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The Westfield Voice

The Westfield Voice

Fallout 76: The Game I Couldn’t Review


When I play a game in preparation for a review, I generally try to get a feel for everything the game has to offer. Most of the time, that means completing the game, or sinking plenty of hours into a multiplayer component. However, as a first for me, I was unable to complete enough of either for a credible review of Fallout 76

To make sure that I was able to play Fallout 76 with friends, I purchased the PlayStation 4 version of the game. I would later learn that I made a mistake in buying the console version, which wasn’t too much better than the PC version. I had just finished my Red Dead Redemption 2 review, and I was used to a game with a steady frame rate, incredible graphics, and minimal bugs. I knew Bethesda, the developer of Fallout 76, wouldn’t release a game nearly as refined, but I didn’t expect how inadequate it really was. 

A Technical Disaster

So, why couldn’t I finish enough of Fallout 76 to write a review? Well, the game is unbelievably broken and unfinished. I genuinely can’t remember the last time I played a game that released with so many bugs and technical problems. Perhaps the most glaring issue, particularly on console, was the frame rate. For those unfamiliar, frame rate dictates the frequency of frames or slides that are displayed on a screen. 60 fps is quickly becoming the standard for almost anything on PC, while 30 is still the norm for older Xbox One and PlayStation 4 consoles. A steady 30 fps is generally the minimum before a game begins to appear laggy and slow.  

Fallout 76 on console is also supposed to hold a steady 30 fps, but it is far from steady. Based on tests from Digital Foundry, simply walking around the map can drop the frame rate to 20 fps, even reaching 15 fps in extreme cases. Digital Foundry didn’t display any testing while they moved around in cities and towns, but I experienced what felt like 10 to 5 fps, even completely freezing at times. If you have never seen what that looks like, it appears as an incredibly slow slideshow, or some severe internet latency.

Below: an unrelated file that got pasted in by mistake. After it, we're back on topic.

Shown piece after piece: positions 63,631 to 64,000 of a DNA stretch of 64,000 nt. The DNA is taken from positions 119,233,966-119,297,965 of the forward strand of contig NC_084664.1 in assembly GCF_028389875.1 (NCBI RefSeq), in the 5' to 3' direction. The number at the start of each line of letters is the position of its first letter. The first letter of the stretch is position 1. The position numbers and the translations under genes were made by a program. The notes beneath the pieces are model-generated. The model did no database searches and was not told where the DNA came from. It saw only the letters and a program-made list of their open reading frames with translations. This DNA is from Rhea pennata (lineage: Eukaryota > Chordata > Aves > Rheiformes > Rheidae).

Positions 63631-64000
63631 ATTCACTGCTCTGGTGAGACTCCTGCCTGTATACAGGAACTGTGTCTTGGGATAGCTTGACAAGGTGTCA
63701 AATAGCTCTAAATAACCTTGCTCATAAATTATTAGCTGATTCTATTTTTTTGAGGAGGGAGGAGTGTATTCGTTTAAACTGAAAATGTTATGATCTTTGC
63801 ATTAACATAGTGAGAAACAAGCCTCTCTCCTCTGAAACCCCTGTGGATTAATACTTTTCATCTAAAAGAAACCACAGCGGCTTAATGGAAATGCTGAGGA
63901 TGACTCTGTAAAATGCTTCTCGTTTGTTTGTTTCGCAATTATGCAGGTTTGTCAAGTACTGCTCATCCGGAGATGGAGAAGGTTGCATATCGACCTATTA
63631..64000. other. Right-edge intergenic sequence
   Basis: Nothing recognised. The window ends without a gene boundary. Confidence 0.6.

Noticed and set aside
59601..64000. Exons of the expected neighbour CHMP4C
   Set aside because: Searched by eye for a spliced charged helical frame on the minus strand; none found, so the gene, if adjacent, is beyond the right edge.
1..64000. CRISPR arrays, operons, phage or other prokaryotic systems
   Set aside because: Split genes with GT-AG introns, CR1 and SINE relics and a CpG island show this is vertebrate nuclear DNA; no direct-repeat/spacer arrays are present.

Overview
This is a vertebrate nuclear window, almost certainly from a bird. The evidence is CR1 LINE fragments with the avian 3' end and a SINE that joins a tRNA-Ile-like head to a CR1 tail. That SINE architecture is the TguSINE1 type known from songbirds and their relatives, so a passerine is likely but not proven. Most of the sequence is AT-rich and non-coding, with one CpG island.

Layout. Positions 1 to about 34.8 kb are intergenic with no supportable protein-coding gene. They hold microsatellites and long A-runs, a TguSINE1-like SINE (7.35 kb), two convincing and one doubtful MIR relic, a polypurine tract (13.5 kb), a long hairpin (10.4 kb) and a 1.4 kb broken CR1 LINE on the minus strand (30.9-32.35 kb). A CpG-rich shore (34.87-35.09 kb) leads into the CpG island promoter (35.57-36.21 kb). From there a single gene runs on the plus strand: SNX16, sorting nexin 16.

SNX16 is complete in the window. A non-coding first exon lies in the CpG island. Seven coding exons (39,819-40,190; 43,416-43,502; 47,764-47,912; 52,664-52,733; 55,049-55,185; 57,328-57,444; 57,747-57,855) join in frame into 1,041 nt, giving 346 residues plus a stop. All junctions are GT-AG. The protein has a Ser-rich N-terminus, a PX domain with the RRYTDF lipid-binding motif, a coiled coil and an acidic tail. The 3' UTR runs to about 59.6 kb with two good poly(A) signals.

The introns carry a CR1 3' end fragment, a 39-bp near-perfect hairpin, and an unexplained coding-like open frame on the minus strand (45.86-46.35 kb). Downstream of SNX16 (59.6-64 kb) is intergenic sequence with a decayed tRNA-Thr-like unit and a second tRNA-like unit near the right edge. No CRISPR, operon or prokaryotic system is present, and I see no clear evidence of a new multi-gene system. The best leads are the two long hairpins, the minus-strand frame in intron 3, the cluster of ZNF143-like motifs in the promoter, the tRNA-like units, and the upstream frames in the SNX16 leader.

While I’m on the topic of latency, I should mention the servers as well. Fallout 76 is an online only game, which means servers are crucial to the experience. In my own short experience with the game, the servers crashed on me about eight different times. That means kicking me out of the game, and setting me back before the crash, causing me to lose progress.  

Servers and frame rate are by no means the only technical issues in the game. Enemy AI would get stuck in the ground or in walls. If they weren’t stuck, much of the time, they stood completely still anyway. The character models of any friends I played with could disappear or become distorted. Textures frequently didn’t load in and quest robots would bug out in some cases, causing a quest to break. In one instance, a friend and I walked into a cave and dropped dead for no reason, which caused us to lose even more progress.